Being a Gladiator
I am beginning to understand the reality of life. After many decades of living life, I see the picture more clearly than I did when I thought that I understood the world. Trust me. This transformation is a wondrous experience.
In past essays, I have mentioned having to memorize hundreds of lines of poetry or prose while in high school. I hated that task until I left high school. After that, it became the best thing that happened to me during those four years in high school. In fact, I visited one of my English teachers years later, who had retired, and told her just how much I appreciated having to do all the memorization for her and the others.
Teddy Roosevelt wrote some prose that I memorized those many years ago. It was a part of his speech given at the Sorbonne in Paris in 1910. Millions have read this single paragraph, which was part of a very lengthy speech entitled Citizenship in a Republic. I memorized this section, which historians call Man in the Arena.
A half century ago, I understood what Roosevelt was saying, or I thought that I did. However, since dancing with death a couple of times and other problems facing me, I truly understand what he was saying. In high school, I merely recited a statement about courage. Today, I feel it in my gut.
Granted, the fear of the unknown is a latent reality but very present in all of our daily lives. For example, medical issues concern us all. I have danced with those issues in the past. Nonetheless, the thing that set Roosevelt and other gladiators apart in life is action. True gladiators do not merely pine away about their troubles; they seize the day. That initiative makes those people grow in stature.
Professor John Keating, who I have cited in other articles, taught his students a similar admonition as Roosevelt's Man in the Arena. Keating used his favorite Latin phrase, Carpe diem, to motivate his students to succeed.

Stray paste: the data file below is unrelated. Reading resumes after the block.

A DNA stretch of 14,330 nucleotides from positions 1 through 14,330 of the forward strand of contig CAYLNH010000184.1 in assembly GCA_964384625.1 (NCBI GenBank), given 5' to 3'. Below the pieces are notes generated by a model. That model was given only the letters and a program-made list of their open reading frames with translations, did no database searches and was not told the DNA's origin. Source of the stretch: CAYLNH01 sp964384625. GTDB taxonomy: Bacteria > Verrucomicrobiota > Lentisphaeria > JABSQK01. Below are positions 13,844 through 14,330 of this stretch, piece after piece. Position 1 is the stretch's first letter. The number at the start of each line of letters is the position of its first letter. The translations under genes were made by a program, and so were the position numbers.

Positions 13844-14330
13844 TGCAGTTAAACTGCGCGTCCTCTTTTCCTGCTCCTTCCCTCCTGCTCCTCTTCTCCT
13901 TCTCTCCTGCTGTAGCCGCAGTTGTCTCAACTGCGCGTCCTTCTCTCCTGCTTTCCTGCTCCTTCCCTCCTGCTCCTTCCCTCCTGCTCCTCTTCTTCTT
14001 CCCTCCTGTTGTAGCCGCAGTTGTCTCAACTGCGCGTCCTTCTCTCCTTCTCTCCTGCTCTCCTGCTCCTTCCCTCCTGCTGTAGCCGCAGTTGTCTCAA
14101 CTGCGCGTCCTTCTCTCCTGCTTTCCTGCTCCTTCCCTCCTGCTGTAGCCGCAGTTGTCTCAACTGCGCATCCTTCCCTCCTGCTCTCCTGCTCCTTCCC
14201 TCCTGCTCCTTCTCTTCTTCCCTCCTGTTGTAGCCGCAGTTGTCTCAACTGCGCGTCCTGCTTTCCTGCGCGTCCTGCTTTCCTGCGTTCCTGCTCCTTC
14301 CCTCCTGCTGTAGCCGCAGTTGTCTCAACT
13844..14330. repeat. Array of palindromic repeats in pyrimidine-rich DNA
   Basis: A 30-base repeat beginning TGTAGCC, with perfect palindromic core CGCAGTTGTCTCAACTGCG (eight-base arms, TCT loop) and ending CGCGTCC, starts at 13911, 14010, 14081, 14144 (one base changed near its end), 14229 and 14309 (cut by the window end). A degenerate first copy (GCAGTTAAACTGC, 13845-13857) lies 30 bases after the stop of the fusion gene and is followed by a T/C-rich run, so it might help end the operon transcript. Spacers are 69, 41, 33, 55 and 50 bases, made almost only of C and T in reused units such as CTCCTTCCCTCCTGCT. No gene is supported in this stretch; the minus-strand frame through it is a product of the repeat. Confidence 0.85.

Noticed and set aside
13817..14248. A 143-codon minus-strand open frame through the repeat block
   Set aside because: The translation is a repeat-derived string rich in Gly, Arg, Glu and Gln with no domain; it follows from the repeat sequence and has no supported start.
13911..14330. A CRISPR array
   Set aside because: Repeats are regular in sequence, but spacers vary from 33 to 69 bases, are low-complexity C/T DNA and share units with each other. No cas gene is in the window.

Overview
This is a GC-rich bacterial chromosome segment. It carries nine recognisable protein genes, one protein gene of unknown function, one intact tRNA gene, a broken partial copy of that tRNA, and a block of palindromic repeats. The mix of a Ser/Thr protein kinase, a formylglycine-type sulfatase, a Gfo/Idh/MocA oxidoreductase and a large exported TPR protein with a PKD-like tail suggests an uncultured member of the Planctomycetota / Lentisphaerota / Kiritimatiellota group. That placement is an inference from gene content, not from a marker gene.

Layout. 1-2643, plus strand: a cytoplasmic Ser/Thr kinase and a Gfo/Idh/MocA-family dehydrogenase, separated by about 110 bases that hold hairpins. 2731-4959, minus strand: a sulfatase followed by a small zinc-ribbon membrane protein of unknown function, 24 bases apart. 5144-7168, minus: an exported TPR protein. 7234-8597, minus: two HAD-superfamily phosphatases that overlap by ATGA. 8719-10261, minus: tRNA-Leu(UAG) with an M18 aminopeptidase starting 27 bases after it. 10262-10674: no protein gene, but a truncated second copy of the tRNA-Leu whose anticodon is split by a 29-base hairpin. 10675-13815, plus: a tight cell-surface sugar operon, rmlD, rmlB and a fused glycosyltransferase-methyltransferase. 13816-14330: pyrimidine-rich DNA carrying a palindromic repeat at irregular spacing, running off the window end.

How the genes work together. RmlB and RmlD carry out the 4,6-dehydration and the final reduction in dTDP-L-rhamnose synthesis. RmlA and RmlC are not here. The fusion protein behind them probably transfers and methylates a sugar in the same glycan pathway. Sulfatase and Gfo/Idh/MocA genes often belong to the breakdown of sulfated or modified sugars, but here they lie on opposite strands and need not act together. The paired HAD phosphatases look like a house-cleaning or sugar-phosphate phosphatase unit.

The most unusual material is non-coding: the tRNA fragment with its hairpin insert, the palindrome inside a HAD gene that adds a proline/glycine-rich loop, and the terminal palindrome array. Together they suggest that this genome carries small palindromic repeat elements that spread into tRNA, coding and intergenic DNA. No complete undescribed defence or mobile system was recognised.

Now, I understand that some of you will merely think that I am just wound-up about this issue, which is true. I am driven. However, it has been a metamorphosis in my life and altered my Weltanschauung greatly. I am different than I was years ago. I have seen the light. It is amazing.
A part of the light that I have seen was because of Randy Pausch. Pausch said, "It's not about how to achieve your dreams. It is about how to lead your life. If you lead your life the right way, the karma will take care of itself. The dreams will come to you." He said that at his Last Lecture. Pausch was speaking eloquently while dying due to pancreatic cancer. He was more alive than anyone in the audience was.
Bobby Kennedy's paraphrased George Bernard Shaw's understanding of life. Kennedy said, "Some men see things as they are and say, why; I dream things that never were and say, why not." I dreamed dreams...thousands of them. However, in the midst of the fear, we need to face the issues and address them. Quit worrying in fear about everything. Go out into your world. Be decisive. Act. Be bold. If you do, your dreams will come knocking at your door.
This is an interesting video about this passage, Man in the Arena.
Visit the On Seeing the Light page to read more about this topic.
Visit the Connecting the Dots page to read more about this topic.
Visit the The Last Lecture page to read more about this topic.
Visit the Best and Worst of Times page to read more about this topic.